The municipal district of Santa Margalida lies on the Bay of Alcúdia in the north-east of Mallorca; it is characterised by its plains and it has 9km of coast, which includes beaches and sandbanks with some minor rock formations. There are numerous prehistoric remains from the Talayotic period throughout the district.
The village of Santa Margalida – known simply as La Vila by its residents – has its origins in the Moorish farmstead of Hiacht, which is where the first Christian monks from Catalonia (from the Monastery of Santa Margalida d´Empúries) established themselves. The successive reforms carried out to align the dispersed houses from the Middle Ages have meant that there are few houses with façades dating back before the 19th century. The square of La Plaça de la Vila is the nerve centre of village social life and is where the market and most festivals are held, as well as being where most of the bars and restaurants are located.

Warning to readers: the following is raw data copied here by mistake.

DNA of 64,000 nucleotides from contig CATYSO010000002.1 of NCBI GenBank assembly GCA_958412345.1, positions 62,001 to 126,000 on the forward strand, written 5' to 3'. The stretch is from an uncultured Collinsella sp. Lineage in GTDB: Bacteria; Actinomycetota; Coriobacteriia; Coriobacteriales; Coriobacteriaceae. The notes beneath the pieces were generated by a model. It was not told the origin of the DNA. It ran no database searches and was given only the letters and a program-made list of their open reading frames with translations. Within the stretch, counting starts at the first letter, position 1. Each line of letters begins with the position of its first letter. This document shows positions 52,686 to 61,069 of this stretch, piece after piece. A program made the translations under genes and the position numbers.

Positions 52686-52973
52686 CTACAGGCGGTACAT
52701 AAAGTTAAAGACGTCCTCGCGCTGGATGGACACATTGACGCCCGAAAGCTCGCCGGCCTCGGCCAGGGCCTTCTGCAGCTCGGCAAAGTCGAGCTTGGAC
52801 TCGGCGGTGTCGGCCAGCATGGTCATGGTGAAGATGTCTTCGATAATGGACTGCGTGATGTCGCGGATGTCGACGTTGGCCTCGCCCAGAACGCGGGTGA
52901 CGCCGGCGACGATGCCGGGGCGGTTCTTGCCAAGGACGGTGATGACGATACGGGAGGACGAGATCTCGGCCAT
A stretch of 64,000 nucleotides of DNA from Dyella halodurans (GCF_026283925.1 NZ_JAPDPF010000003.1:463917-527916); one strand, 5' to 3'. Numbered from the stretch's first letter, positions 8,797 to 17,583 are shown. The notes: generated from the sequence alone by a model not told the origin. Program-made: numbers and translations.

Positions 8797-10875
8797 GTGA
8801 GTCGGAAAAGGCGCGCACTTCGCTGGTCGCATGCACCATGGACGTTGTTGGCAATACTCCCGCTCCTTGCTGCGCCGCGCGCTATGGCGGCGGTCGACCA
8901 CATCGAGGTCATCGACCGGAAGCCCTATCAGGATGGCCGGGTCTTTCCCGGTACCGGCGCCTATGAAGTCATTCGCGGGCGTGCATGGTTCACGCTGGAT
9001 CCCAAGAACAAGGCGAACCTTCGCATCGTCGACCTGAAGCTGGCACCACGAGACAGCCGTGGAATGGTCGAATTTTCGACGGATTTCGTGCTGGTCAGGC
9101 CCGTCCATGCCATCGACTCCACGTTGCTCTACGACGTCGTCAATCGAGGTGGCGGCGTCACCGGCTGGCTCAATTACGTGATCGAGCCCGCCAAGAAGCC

The parish church is the most outstanding building; it is situated on top of a hill in the area of what was the original centre of Santa Margalida in the 13th century, though the current building was built between the 16th and 17th centuries. Chronologically it belongs to the Baroque period, though its style has many Gothic features, which is common on Mallorca. It has a single nave with a cross-vault roof and six lateral chapels down each side. Inside are some Gothic paintings and a series of Baroque altarpieces. Behind the church there is a viewpoint which offers panoramic views over the local countryside.+